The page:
In the justice narrative, the history of the State of Israel is essentially the history of European colonialism, with the Palestinians paying the price of Europe’s depredations against the Jews.  The relevant categories are “oppressor” and “oppressed,” with the Jewish state (and its patron, the U.S.) clearly in the role of oppressor, and the Palestinians the oppressed. The very notion of a Jewish state is racist, in its blatant privileging of one ethnic group at the expense of the indigenous people of the land. There is no rationale for the continuing occupation of the Palestinian people beyond economic and political benefits accruing to the Jewish majority. And the occupation is no accident of history; there is a clear line of Israeli policy, beginning in 1948, intended to disenfranchise and ultimately destroy Palestinian society. For Jews who inhabit this narrative frame, “Never again” means “Never again to anyone.”  What Judaism demands is a commitment to Jewish values of justice and compassion, especially when those violating these values are fellow Jews.

In each narrative frame the actual people involved in the conflict tend to get reduced to ciphers: Jew vs. Arab, oppressor vs. oppressed. And of course it is impossible to talk across these frames.  The person inhabiting the existential narrative tends to feel that her very existence is threatened when Israel is criticized, and is befuddled at being accused of being immoral. The person inhabiting the justice narrative does not understand why he is called an anti-Semite or a self-hating Jew, when all he is doing is calling for justice for an oppressed people. Dialogue or discussion becomes impossible, largely because the frames of reference are so completely divorced from each other.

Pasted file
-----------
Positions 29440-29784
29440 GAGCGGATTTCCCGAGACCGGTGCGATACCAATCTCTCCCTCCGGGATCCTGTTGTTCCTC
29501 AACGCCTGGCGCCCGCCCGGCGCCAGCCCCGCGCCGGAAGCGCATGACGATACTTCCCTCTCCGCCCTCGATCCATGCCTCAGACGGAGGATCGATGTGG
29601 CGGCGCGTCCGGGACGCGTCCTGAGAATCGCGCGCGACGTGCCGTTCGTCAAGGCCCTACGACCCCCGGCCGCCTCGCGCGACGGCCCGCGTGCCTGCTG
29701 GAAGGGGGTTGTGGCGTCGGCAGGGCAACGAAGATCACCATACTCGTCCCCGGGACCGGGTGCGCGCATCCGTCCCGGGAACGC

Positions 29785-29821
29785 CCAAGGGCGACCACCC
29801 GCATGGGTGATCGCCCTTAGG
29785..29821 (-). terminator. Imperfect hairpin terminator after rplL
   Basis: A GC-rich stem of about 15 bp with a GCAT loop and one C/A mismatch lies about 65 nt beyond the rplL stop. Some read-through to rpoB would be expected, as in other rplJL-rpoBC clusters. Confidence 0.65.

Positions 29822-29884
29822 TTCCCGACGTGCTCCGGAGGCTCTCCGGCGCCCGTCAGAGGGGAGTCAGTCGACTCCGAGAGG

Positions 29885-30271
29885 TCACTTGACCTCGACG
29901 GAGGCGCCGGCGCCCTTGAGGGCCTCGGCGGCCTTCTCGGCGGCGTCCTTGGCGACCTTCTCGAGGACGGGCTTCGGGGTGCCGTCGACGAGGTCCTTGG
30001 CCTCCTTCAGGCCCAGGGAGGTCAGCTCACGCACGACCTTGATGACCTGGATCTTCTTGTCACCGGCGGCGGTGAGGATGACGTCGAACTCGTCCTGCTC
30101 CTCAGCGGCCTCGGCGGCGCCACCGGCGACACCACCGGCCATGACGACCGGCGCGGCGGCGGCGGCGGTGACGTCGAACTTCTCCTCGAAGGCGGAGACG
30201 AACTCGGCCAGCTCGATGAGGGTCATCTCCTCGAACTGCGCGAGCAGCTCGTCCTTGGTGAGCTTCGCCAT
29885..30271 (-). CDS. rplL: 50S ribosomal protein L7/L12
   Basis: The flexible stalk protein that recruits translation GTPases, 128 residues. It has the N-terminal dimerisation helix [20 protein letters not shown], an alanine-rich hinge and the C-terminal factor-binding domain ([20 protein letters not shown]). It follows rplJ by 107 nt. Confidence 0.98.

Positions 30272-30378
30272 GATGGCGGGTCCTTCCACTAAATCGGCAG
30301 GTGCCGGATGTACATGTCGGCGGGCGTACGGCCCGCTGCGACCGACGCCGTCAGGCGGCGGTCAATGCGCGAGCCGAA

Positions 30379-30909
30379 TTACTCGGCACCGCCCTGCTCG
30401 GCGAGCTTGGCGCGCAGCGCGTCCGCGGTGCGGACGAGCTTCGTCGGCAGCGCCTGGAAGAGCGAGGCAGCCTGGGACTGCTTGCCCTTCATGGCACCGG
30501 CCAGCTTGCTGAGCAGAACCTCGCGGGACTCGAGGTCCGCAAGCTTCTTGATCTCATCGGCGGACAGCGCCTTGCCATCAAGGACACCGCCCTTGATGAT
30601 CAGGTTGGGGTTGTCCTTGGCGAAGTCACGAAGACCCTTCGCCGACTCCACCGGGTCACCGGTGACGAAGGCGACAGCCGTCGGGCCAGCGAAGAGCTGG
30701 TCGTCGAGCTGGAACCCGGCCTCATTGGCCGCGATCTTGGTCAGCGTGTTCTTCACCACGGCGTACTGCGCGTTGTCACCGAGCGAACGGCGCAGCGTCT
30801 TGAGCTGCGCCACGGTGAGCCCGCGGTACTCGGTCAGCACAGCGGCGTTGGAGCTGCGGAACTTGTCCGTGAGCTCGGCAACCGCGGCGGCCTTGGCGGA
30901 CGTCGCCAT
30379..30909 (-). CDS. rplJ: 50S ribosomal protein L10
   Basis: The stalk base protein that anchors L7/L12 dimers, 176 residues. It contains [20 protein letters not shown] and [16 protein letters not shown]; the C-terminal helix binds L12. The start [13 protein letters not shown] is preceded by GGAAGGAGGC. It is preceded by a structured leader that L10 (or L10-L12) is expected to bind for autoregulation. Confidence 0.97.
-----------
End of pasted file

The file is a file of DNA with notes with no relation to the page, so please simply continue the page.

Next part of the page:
The “middle” I inhabit is my ability to see both of these narrative frames from the outside, and at the same time to sympathize with parts of each. While I do not believe that Israel is in mortal danger on the military front, I can understand Jewish fears of anti-Semitism and the real traumas experienced by Israelis over the past six decades. I understand that people who endured the horrors of the Holocaust are inevitably going to re-enact some of those traumas on others when they achieve power. I also believe in the sincerity of the early Zionists in their dreams of a Jewish homeland; I do not believe that they were colonialists out to subdue a native population. I choose to believe that the noblest part of the Israeli Declaration of Independence, the declaration that “The State of Israel….will foster the development of the country for the benefit of all its inhabitants; it will be based on freedom, justice and peace as envisaged by the prophets of Israel; it will ensure complete equality of social and political rights to all its inhabitants irrespective of religion, race or sex; it will guarantee freedom of religion, conscience, language, education and culture,” is neither naive nor insincere, but the vision of what Israel can one day be.